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Connectivity, expression, and evolutionary rate for nurse-upregulated(blue), forager-upregulated (red), and non-differentially expressed genes(gray).Overall, connectivity and expression are positively correlated(F) and negatively associated with evolutionary rate(D and E), as expected. At the same time,forager-upregulated genes are much more strongly connected whilenurse-upregulated genes are more loosely connected compared tonon-differentially expressed genes (A); Nurse-upregulated geneshave a small but significant increase in evolutionary rate (C);and both forager- and nurse-upregulated genes are more highly expressed thannon-differentially expressed genes (B). The top panels showresults for all data, while the bottom panels show results only for geneswith S. invicta orthologs that had estimated evolutionaryrates.DOI:http://dx.doi.org/10.7554/eLife.04775.007
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fig2: Connectivity, expression, and evolutionary rate for nurse-upregulated(blue), forager-upregulated (red), and non-differentially expressed genes(gray).Overall, connectivity and expression are positively correlated(F) and negatively associated with evolutionary rate(D and E), as expected. At the same time,forager-upregulated genes are much more strongly connected whilenurse-upregulated genes are more loosely connected compared tonon-differentially expressed genes (A); Nurse-upregulated geneshave a small but significant increase in evolutionary rate (C);and both forager- and nurse-upregulated genes are more highly expressed thannon-differentially expressed genes (B). The top panels showresults for all data, while the bottom panels show results only for geneswith S. invicta orthologs that had estimated evolutionaryrates.DOI:http://dx.doi.org/10.7554/eLife.04775.007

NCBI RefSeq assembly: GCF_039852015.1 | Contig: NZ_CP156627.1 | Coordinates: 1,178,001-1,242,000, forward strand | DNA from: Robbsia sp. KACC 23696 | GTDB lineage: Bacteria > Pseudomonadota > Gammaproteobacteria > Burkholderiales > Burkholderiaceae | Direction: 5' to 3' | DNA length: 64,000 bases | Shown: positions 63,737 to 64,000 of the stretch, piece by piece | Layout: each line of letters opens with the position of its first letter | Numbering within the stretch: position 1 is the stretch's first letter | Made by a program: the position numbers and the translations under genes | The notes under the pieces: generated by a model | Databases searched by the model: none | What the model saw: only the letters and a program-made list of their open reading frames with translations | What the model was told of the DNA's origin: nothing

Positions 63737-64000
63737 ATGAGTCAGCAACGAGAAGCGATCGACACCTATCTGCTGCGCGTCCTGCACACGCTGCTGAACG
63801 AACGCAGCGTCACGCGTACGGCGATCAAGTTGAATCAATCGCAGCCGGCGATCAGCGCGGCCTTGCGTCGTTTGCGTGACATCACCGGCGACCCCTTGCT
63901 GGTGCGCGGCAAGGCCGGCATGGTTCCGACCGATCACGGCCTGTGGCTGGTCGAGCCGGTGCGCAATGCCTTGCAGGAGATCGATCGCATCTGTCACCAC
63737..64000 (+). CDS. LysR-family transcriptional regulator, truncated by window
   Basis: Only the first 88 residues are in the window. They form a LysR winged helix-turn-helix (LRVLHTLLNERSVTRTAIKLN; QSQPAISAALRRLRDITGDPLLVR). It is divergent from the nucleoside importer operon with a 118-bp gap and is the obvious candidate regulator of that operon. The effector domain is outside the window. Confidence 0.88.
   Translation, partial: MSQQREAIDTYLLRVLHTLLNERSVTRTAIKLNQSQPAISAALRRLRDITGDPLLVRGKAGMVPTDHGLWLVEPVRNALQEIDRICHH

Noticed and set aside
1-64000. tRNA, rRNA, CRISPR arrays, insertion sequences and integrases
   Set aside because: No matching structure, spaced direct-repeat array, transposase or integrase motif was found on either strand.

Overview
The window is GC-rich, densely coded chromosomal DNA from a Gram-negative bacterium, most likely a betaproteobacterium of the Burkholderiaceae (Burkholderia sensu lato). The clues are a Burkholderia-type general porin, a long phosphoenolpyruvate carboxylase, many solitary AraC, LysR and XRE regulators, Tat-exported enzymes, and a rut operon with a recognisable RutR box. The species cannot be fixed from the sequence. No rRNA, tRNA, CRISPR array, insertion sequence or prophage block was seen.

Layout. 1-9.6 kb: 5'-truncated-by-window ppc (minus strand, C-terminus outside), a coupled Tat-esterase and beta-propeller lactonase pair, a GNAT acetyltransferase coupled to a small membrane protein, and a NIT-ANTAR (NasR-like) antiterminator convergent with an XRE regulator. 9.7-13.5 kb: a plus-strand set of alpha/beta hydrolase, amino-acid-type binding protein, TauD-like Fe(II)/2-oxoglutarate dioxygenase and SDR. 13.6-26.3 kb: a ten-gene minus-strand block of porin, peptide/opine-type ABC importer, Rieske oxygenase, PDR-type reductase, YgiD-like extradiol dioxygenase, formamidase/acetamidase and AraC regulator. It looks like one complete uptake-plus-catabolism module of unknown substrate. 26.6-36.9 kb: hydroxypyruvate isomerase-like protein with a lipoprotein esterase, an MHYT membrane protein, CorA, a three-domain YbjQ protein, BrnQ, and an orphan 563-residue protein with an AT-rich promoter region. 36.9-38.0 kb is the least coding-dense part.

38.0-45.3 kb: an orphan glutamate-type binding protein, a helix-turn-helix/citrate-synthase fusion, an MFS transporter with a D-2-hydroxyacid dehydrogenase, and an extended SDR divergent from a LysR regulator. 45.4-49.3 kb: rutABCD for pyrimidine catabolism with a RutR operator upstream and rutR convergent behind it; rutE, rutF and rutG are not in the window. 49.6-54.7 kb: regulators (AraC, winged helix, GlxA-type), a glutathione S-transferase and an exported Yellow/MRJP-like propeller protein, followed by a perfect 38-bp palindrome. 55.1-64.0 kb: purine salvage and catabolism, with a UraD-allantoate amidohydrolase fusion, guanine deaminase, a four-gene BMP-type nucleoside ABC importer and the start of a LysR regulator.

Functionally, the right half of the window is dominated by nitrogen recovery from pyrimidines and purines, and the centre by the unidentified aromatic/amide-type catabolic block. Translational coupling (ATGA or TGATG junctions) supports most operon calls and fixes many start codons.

Mentions: Forager-upregulated genes were much more connected than nurse or non-differentiallyexpressed genes, while nurse-upregulated genes were less connected thannon-differentially expressed genes (Figure 2A)(multiple comparison Kruskal–Wallis, p < 0.05). There was a small butsignificant difference in evolutionary rate dN/dS (Figure 2C), with nurse-upregulated genes evolving more rapidly thannon-differentially expressed genes (multiple comparison Kruskal–Wallis, p< 0.05). Nurse and forager genes were also more highly expressed (Figure 2B) than non-differentially expressedgenes (Kruskal–Wallis, p < 0.05), although this last comparison islikely biased because differential expression is more easily detected in highlyexpressed genes.10.7554/eLife.04775.007Figure 2.Connectivity, expression, and evolutionary rate for nurse-upregulated(blue), forager-upregulated (red), and non-differentially expressed genes(gray).